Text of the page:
Take a look at this selected image from the S Restaurant advertisement in The Now on January 27, 2010. You saw the two apostrophes, right? Do you think they should be there? Do you think just one of them should be there? Do you think the selected image should be apostrophe-free? Speak and let me know what you think.
Yes. Of course it is. Just like it's part of the duty of the writer - of "'Inappropriate' free Olympic tickets turned down" on CBC News online on January 26, 2010 - to not include an apostrophe in its when it's clearly a contraction of it is.
Congratulations, The Vancouver Courier! After publishing "Quote of the week" on January 20, 2010, you've now been added to the unwritten list of media outlets that have misspelled Constable Lindsey Houghton's name in the exact same way. The list includes CBC News (twice),24H Vancouver, and MSN News. Well done! One time24H Vancouver got the first name right but got tripped up on the last name. I wonder what it is about his name that causes the media such problems. He is a VPD media spokesperson, so you'd think the media could - or should - spell his name correctly. I'd think so anyway. Click the image to enlarge it.
Note to writers: when the entire sentence is contained within the parentheses - as it is in "Critics throw stones at allegorical Avatar" in The Vancouver Courier on January 22, 2010 - the period should be contained within as well.
2009, eh? So then the tickets are already available, will be should be were, and starting should be jettisoned. Either that, or 2009 should be 2010. Yeah, I'm thinking it's the date they screwed up in the City of Coquitlam Olympic Flame advertisement in Tri-City News on January 22, 2010. Also, there should be a space after the comma in the date.
The 100-year-old painting is 100 years old. Note my hyphen use pre-painting, and the absence of hyphens post-painting. The homepage of Yahoo! Canada got it wrong yesterday. I wonder if the Yahoo! writer was intentionally going for humor with the headline Woman rips a hole in Picasso. It's awfully similar to the threat, I'm going to rip you a new hole. I think if the a got moved to between in and Picasso, it'd be less tasteless. It wasn't Picasso who suffered the ripped hole, after all, it was a Picasso painting.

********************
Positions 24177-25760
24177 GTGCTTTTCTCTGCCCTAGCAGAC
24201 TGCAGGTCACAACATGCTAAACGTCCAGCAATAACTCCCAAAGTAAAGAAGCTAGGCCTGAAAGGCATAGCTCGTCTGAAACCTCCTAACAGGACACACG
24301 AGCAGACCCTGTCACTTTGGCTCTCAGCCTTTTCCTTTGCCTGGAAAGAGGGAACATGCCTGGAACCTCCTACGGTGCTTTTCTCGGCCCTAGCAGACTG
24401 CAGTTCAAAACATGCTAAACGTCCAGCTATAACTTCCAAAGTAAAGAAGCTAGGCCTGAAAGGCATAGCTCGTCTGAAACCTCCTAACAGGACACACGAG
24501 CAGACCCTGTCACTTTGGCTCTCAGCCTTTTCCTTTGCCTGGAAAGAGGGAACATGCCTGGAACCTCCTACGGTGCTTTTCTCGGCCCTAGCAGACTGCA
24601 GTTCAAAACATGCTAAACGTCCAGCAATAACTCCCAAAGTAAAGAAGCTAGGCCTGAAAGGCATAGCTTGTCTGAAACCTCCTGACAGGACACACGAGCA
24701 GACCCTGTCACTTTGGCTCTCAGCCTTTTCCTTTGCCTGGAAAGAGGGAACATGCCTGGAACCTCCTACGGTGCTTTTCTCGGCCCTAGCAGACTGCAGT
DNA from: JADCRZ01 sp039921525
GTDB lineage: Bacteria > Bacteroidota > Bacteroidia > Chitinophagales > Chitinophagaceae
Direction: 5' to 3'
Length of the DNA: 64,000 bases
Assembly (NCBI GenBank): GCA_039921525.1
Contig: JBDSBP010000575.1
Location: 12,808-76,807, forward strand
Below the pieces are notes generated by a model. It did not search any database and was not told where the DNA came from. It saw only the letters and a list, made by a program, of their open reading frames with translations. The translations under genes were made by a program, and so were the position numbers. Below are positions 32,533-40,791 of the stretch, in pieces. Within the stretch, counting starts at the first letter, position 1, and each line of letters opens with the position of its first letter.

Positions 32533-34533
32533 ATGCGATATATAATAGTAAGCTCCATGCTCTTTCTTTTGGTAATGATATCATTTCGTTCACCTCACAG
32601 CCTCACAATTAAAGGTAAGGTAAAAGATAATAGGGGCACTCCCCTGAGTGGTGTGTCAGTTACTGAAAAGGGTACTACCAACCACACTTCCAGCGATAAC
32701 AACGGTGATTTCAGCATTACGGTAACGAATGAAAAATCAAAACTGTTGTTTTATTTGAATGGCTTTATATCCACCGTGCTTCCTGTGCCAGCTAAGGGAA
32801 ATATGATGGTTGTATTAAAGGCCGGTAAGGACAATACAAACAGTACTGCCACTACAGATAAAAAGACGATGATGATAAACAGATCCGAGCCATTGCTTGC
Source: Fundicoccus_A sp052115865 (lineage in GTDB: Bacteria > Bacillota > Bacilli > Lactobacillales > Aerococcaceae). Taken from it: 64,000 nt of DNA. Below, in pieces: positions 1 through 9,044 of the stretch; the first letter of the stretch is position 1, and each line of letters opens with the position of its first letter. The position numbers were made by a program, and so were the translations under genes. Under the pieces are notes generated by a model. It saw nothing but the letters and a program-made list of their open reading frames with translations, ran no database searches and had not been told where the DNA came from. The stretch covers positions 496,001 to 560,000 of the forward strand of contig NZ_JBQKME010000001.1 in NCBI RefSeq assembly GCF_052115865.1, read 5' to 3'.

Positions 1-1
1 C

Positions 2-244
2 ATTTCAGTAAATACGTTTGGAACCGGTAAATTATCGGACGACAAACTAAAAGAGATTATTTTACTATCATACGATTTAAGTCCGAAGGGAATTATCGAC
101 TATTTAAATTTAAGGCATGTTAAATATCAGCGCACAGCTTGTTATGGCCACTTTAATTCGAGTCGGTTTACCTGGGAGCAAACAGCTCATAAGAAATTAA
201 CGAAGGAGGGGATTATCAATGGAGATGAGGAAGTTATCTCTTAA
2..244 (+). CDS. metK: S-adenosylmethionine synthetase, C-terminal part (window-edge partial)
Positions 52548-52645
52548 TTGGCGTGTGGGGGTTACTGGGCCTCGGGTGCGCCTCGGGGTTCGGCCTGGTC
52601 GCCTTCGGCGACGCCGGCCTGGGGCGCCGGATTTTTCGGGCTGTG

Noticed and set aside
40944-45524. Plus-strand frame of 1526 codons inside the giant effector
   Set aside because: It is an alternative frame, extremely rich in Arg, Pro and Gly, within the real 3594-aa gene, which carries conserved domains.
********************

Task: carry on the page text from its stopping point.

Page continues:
The earlier tennis match listed on ESPN Streak for the Cash yesterday has a Status Update of Time is estimated and subject to change. The update for the late match, however, suffers from a misspelling. Is at instead of and a misspelling? Anyway, damn you Roddick - you had a set point in the first set. Grrrr.
D'oh! The poll section of 24H Vancouver, which has been the site of numerous errors in the past, was on a very long error-free run. The run ended today - in "Yesterday's poll" - with another case of mismatched colors. What a stupid poll. Gee, I wonder if the results would have been different if they polled only people who needed a hip replacement.
In the same section of The Vancouver Courier's January 15 edition in which a similar error was found, it's another case of transposed letters (this time in a Vancouver Academy of International Dance Arts advertisement). Even when there's no time to proofread, quick use of a computer's spell check can be very useful. It won't catch all errors, but some, like this one, will be flagged. International.
The error in "Jackson's Bones lovely but soft" in The Vancouver Courier on January 15, 2010, won't be obvious to many, but I've read the book and seen the movie and spotted the error immediately. Susie does not have an older sister; Rose McIvor plays Susie's younger sister. SPOILER ALERT As Susie watches her family from afar, she witnesses her younger sister pass the age that Susie was when she was murdered. Susie watches her sister experiencing firsts that Susie never experienced, including the poignant first-kiss moment that Susie was so looking forward to. I guess the movie reviewer missed that important plotline.
It may surprise The Vancouver Courier - or at least the writer of "PuSh it real good (Performing arts fest PuShes the envelope)" from January 20, 2010 - that the writer's name is actually Edgar Allan Poe. If it's any consolation, a writer at 24H Vancouveralso got it wrong, and in exactly the same way.